I initially had the ability to map any key chord combination, not just modifiers, but it was too hard to keep in sync with the state of the real keyboard, and I think the OS itself doesn't keep track of non-modifier key state, so if it swallows a key-up due to a focus change it's easy for the app to get out of sync with the real keyboard state, with annoying results.  Probably just as well since trying to do arbitrary keyboard chords is overkill, but there is still a MIDI keyboard available for binding and I haven't explored the possibilities of chording (literally) over there.  This is a bit opposite to the computer keyboard, since chords are easy but absolute positioned keys are not, unless you say all Cs are the same binding.  Perhaps a held interval can activate a certain time step: minor third for a quarter note, major third for a half note, etc.  And then the mouse chords are still unmapped.  I'm not sure that cut and paste are as useful in music as text so I don't need to follow acme's lead here, but it's a good example of well chosen primitives.

Then on top of all of this is the tension between representing transformations abstractly as symbols in the score, and applying them concretely to notes.  Anything systematic should probably be notation, rather than an action.  For example a time step of a small absolute offset from a note can be used to easily create grace notes, or I could use the same space to easily create the grace note ornament.  I could resolve some tension with a cmd to flatten certain kinds of notation back into notes for concrete manipulation, but once you go down to the low level you can't go back up easily.  In any case, I don't think I want cmds operating in RealTime, I think that should remain in the deriver's domain.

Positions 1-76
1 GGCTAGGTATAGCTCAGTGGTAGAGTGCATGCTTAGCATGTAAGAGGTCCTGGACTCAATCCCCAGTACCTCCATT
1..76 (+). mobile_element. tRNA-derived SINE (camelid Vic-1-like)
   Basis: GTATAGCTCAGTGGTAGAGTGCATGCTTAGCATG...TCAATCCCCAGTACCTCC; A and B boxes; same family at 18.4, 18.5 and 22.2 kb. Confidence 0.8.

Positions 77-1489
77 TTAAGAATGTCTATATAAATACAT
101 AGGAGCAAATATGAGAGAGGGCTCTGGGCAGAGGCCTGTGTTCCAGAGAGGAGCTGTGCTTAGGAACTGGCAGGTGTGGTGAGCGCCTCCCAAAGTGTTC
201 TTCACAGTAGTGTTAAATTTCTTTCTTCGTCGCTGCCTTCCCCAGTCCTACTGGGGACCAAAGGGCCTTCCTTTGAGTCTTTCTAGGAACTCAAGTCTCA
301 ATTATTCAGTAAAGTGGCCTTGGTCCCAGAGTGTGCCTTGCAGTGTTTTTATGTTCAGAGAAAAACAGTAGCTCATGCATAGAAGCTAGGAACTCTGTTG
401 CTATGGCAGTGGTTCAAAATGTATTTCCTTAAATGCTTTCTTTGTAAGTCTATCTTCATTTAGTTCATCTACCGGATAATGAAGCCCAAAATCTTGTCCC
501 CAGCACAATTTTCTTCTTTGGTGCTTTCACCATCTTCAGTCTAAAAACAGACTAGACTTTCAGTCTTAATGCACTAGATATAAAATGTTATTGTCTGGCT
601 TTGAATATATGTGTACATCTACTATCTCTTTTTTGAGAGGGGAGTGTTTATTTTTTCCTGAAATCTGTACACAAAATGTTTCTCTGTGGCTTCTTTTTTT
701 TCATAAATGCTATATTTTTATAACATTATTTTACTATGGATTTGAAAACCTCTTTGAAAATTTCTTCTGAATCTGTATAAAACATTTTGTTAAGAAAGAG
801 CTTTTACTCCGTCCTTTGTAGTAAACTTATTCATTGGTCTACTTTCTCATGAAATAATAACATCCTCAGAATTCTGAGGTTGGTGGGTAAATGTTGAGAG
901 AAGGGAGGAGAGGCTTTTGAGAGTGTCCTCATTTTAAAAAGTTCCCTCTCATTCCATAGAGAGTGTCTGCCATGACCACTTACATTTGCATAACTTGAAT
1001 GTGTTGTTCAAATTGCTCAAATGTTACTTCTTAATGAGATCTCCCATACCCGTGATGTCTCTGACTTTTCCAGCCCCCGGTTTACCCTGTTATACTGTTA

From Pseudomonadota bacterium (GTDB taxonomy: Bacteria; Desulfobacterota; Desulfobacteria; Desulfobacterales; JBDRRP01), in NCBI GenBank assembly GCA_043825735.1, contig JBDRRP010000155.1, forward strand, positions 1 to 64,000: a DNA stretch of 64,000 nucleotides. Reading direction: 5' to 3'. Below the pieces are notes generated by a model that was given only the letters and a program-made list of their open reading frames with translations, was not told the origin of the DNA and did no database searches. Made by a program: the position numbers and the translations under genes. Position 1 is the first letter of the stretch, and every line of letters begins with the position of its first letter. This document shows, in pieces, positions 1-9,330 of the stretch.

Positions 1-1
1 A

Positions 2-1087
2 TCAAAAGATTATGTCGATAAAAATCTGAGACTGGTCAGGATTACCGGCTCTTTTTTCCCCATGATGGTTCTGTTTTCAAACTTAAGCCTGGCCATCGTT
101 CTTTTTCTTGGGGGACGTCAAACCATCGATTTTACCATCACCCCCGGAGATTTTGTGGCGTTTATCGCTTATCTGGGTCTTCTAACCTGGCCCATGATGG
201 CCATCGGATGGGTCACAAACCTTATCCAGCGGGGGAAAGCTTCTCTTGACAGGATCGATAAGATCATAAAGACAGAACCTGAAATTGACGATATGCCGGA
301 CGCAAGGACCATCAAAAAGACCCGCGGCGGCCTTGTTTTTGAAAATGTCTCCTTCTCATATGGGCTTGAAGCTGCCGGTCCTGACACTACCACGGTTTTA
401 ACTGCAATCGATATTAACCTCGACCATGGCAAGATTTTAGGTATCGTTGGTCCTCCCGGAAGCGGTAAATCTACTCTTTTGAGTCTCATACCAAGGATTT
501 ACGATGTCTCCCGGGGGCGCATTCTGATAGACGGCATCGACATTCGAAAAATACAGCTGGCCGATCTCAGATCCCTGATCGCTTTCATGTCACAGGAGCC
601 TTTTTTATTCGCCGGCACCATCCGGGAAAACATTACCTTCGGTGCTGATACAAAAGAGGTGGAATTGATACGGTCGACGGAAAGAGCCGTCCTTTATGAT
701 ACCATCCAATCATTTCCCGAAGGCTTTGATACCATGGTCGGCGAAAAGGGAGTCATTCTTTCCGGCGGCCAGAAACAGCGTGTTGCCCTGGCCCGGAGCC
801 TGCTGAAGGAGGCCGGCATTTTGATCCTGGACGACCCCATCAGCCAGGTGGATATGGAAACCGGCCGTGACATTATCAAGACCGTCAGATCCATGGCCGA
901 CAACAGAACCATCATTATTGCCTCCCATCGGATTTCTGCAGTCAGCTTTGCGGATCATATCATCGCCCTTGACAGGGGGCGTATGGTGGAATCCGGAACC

Here's the current state of the keymap:

cmd ' quit
- octave -1
0, cmd 0 step rank 0+0
1, cmd 1 step rank 1+0
2, cmd 2 step rank 2+0
3, cmd 3 step rank 3+1
4, cmd 4 step rank 3+0
5, cmd 5 step rank 4+1
6, cmd 6 step rank 4+0
7, cmd 7 step rank 5+1
8, cmd 8 step_rank 6+0
9, cmd 9 step_rank 7+0
= octave +1
[, cmd [ zoom out *0.8
\, cmd \ zoom to fit
], cmd ] zoom in *1.25
_ insert track end
cmd ` toggle step mode
cmd a select track / all
cmd b create block
cmd B create block template
cmd c copy selection
cmd C toggle collapse
cmd d delete tracks
e, cmd e transpose down degree
E, cmd E transpose down octave
cmd H splice track above
cmd i merge selection
j, cmd j insert time
J, cmd J move event forward
k, cmd k delete time
K, cmd K move event back
cmd L load
M toggle mute
cmd M toggle merge all
cmd n create view
o, cmd o join events
r, cmd r redo
R, cmd R resize to fit
S toggle solo
cmd S save
cmd t insert track
cmd T splice track below
u, cmd u undo
cmd V insert selection
cmd v paste selection
cmd W destroy block
cmd w destroy view
cmd x cut selection
y, cmd y transpose up degree
Y, cmd Y transpose up octave
cmd ~ invert step
escape toggle val edit
shift escape toggle kbd entry mode
cmd escape toggle raw edit
backspace, cmd backspace clear selected
tab toggle method edit
shift + cmd right step play tracks here
cmd right step play here
left shift selection left
shift left extend shift selection left
up rewind selection
shift up extend rewind selection
shift + cmd up, cmd up step play rewind
right shift selection right
shift right extend shift selection right
down advance selection
shift down extend advance selection
shift + cmd down step play tracks advance
cmd down step play advance
ctrl click 1, alt click 1 toggle skeleton edge
double-click 1 open block
shift drag 1, drag 1 snap drag selection
shift + cmd drag 1 extend selection
cmd drag 1 drag selection

No comments:

Post a Comment